Golf Course Architecture - Issue 73, July 2023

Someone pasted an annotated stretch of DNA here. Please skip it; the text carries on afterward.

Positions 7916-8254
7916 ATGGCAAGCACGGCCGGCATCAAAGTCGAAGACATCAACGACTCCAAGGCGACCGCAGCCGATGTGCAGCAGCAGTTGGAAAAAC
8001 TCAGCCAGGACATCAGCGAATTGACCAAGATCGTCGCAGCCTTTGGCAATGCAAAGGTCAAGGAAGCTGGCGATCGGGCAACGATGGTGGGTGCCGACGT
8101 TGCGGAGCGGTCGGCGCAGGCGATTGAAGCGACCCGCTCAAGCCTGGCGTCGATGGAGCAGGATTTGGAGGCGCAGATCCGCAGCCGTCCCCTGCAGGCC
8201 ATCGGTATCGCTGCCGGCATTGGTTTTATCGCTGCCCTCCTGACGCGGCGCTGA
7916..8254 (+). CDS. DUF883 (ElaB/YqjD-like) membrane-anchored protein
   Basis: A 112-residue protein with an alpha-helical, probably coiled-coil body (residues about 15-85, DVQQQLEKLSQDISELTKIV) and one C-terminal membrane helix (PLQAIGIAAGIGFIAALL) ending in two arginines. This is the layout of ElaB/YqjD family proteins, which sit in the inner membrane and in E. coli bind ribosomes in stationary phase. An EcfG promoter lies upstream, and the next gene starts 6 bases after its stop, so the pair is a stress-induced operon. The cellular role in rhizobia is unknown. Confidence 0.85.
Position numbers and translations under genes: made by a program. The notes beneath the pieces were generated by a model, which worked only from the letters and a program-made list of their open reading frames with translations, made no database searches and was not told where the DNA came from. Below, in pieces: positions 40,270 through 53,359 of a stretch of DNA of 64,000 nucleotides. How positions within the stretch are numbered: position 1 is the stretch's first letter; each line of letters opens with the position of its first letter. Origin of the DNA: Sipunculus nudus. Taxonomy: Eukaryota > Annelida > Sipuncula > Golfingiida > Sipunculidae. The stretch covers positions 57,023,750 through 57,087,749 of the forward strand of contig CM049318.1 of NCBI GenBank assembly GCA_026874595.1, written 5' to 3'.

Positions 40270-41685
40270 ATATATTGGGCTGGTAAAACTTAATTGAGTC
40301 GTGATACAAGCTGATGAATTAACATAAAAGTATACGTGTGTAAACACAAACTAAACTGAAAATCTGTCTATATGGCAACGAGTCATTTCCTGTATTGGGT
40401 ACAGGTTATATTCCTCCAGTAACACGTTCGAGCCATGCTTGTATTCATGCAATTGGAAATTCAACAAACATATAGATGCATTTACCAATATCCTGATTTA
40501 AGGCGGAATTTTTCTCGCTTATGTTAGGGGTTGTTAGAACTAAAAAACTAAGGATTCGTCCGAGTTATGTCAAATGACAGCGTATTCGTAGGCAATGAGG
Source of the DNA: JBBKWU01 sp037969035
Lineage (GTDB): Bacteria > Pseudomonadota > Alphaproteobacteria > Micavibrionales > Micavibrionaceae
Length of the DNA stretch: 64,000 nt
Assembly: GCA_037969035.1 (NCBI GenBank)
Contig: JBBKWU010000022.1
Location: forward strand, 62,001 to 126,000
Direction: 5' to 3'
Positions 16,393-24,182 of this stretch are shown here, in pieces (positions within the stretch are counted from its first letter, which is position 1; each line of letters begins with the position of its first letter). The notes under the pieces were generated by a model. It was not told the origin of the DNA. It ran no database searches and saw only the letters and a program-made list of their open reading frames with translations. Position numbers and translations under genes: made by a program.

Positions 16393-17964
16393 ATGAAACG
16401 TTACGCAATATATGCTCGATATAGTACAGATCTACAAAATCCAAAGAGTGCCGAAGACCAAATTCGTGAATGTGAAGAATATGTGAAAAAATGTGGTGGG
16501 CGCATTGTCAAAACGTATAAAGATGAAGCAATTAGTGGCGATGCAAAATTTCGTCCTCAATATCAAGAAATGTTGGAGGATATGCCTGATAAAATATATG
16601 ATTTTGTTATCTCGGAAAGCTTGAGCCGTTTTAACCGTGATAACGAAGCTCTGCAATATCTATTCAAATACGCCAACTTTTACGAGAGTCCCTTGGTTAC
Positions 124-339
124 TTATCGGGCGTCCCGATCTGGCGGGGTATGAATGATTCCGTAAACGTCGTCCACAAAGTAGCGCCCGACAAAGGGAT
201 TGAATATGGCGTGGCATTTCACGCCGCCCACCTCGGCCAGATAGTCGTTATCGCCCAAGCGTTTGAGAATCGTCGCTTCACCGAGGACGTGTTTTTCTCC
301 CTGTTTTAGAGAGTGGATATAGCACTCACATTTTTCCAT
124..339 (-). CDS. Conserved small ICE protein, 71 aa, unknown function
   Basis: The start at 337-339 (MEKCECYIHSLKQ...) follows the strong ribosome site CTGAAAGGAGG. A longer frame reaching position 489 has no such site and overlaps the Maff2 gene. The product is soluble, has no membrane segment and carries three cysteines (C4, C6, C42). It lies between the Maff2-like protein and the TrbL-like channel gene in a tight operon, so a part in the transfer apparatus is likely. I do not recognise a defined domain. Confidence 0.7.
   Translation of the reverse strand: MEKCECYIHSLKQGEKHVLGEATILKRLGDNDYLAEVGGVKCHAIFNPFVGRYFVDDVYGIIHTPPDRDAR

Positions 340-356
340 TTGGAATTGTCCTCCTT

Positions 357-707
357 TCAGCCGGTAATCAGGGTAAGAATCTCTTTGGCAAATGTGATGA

73 REPORT create an old-fashioned MacKenzie illusion,” he says. “The green is the largest on the course and has a giant ‘flea’ buried in the middle, exaggerating the reward for playing to the proper sides of the fairway.” The green on the sixth boomerangs around a hilltop. “The fairway severely pinches down in the driver landing area,” says Nuzzo. “On most holes the fairways will help the shorter hitter or force the longer hitter to be very accurate. There are large waste areas on either side of the fairway neck and the green has a significantly lower portion back right that many will need to study to get their putts near the hole.” A “devilish” 115-yarder seventh is followed by the more traditional 185-yard eighth that the architect describes as “Winged Footian”. The ninth fairway is the lowest spot on the property, requiring significant work to facilitate drainage. “The green is a stunner,” says Nuzzo. “The tenth looked like a short uphill hole once the old par-three practice tee was removed. Not exactly an ode to Pine Valley’s second, but it does have a very dramatic fairway and elevated green. “There are lots of angles to play to all different hole locations, and, in general, the longer the tee shot, the more restricting the angles become, and the fairways often narrow dramatically the further one carries.” Nuzzo has designed the par-three The Ace course with excitement in mind, with large features such as the quarry on the fifth, which the architect says is the size of a battleship. “There are ridges in front of greens, narrow greens, deep bunkers hard on the edge, greens that run away, greens that run sideways, one inspired by the eighteenth on the Old course at St Andrews, and the craziest waterfall green to finish the round,” he says. “This green has a hidden back portion after carrying the hilltop ridge. It even transitions into the 60,000-square-foot putting green that is significantly undulated across the base of the hilltop.” Image: Mike Nuzzo The 21 at Cabot Citrus Farms, designed by Mike Nuzzo, comprises a driving range and short game area, an 11-hole par-three course and a 10-hole course of 3,000 yards but with no designated pars